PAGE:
This image is the cover for the book Living on the Borderlines

Living on the Borderlines

“Michal’s debut is thoughtful and generous, capturing the fraught experience of being Native American in the modern U.S.” —Publishers Weekly

Both on and off the rez, characters contend with identity as contemporary Haudenosaunee peoples; the stories “cross bloodlines, heart lines, and cultural lines, powerfully charting what it is to be human in a world that works to divide us” (Susan Power, author of Sacred Wilderness).

In Living on the Borderlines, intergenerational memory and trauma slip into everyday life: a teenager struggles to understand her grandmother’s silences, a man contemplates what it means to preserve tradition in the wake of the “disappearing Indian” myth, and an older woman challenges her town’s prejudice while uniting an unlikely family.

With these stories, debut writer Melissa Michal weaves together an understated and contemplative collection exploring what it means to be Indigenous.

“A beautiful window into understanding Indigenous worldviews . . . This book is an unapologetic contemporary perspective of the truth of healing through Indigenous storytelling.” —Sarah Eagle Heart, CEO of Native Americans in Philanthropy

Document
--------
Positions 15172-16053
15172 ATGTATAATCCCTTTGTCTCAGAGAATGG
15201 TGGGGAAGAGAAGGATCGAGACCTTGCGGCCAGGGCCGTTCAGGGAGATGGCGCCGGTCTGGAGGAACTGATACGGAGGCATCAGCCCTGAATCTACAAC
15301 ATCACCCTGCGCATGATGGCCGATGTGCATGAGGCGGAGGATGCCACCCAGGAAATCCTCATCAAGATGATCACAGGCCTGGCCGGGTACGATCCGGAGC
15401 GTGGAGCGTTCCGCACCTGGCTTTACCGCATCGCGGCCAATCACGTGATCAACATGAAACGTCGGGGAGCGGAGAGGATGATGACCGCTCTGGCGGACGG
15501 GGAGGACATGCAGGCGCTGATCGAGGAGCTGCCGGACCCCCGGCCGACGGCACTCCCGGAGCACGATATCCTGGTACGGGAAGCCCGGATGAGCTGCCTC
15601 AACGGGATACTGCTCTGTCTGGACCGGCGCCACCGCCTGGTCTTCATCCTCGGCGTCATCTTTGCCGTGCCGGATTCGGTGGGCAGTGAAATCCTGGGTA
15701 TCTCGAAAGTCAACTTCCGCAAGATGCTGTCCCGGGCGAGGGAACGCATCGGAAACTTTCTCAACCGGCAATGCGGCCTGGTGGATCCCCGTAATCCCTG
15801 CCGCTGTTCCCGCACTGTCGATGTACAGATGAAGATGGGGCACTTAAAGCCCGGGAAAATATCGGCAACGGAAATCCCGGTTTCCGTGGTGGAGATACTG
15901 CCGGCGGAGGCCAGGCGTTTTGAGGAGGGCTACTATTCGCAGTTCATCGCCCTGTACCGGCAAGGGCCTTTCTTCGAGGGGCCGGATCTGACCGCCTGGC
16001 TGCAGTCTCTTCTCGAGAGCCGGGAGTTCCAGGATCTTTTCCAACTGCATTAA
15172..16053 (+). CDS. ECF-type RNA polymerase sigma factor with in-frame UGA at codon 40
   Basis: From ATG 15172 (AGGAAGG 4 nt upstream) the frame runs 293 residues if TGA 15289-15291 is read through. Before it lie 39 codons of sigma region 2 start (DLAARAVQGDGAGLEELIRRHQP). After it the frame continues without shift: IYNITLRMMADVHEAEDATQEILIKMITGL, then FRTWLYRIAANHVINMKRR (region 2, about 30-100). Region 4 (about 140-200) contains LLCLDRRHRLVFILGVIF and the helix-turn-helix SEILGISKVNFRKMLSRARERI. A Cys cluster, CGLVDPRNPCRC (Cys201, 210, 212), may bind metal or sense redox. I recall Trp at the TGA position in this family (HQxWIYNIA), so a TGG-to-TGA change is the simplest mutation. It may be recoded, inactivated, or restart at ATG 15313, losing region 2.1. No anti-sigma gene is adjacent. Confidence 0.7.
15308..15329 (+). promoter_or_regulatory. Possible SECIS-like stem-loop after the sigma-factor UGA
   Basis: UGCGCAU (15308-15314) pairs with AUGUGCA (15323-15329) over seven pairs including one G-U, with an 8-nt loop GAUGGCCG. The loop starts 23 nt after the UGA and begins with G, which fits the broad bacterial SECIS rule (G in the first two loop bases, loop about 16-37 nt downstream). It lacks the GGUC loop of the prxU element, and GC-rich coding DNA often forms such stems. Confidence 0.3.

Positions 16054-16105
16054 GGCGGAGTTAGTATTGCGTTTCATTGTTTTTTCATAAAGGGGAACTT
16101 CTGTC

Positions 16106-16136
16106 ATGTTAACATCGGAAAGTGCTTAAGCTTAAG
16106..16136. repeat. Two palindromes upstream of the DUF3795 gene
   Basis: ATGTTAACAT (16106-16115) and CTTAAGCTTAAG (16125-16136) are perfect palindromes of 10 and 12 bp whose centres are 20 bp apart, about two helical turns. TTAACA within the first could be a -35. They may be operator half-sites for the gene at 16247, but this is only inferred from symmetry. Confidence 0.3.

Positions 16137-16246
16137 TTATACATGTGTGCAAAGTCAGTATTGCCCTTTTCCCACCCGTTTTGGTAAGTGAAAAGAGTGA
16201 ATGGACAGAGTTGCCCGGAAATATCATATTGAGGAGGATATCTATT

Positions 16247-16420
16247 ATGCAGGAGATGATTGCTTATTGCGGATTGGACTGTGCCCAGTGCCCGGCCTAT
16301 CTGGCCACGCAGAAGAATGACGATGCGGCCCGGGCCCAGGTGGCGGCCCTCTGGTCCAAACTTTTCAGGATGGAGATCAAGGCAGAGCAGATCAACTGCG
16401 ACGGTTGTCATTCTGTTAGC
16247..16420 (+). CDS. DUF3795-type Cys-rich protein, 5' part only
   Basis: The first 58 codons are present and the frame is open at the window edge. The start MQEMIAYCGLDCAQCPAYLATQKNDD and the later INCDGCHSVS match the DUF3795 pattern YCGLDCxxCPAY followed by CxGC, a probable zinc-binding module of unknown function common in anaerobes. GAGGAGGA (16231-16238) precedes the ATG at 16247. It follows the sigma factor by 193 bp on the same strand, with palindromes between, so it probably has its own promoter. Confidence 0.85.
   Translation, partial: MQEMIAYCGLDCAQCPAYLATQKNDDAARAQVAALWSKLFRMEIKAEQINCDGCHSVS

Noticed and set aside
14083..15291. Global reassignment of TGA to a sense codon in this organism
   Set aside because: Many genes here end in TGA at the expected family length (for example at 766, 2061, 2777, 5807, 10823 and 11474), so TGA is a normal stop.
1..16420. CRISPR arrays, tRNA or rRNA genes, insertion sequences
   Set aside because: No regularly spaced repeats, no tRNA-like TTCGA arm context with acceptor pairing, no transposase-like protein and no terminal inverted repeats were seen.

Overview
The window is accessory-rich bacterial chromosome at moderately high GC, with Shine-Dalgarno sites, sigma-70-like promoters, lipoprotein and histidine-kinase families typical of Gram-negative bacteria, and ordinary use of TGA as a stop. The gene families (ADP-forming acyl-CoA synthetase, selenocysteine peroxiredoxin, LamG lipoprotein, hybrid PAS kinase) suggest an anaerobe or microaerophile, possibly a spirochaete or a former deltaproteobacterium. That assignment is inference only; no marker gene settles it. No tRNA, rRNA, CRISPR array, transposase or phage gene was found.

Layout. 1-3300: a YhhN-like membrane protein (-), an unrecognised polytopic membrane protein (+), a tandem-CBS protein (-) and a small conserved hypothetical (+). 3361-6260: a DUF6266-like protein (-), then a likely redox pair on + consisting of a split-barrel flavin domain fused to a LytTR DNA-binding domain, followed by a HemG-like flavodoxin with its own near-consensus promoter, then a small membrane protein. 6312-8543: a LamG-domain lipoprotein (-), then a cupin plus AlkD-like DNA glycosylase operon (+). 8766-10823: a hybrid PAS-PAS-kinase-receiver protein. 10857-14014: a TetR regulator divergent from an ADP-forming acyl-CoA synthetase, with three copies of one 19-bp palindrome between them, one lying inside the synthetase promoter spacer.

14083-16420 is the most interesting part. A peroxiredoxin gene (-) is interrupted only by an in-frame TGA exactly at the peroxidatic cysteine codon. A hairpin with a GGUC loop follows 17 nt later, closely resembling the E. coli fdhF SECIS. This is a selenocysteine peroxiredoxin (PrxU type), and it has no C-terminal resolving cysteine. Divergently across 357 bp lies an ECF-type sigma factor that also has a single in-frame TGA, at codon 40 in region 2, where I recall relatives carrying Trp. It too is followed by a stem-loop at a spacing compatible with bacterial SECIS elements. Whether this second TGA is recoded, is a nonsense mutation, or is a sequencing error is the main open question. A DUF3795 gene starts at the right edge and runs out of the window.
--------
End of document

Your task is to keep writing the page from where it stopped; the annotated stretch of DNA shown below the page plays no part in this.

“Enlightening and thought-provoking, Michal’s stories are a pleasure to read and absorb.” —Booklist

“Melissa Michal writes . . . with a power that will make you want to read and reread these stories.” —Brooklyn Rail

“A hauntingly beautiful collection of stories of contemporary women and girls who live in the spaces between the reservations and traditional Indigenous territories and rural and urban communities . . . a stunning achievement.” —Nikki Dragone, visiting assistant professor of Native American studies, Dickinson College

Melissa Michal

Melissa Michal is of Seneca decent. She teaches creative writing and literature and loves helping students find that they too can write. She is a fiction writer, essayist, photographer, and a professor. She has her MFA from Chatham University, MA from The Pennsylvania State University, and her PhD in literature from Arizona State University where she focuses on education and representation of Indigenous histories and literatures in curriculum. She has been grateful to read at the National American Indian Museum in DC and Amerind Museum in Dragoon. Melissa has work appearing in The Florida ReviewYellow Medicine Review, and other places. She was a finalist for the Louise Meriwether first book prize. She has a novel completed and is working on her nonfiction essay collection.

the Feminist Press at CUNY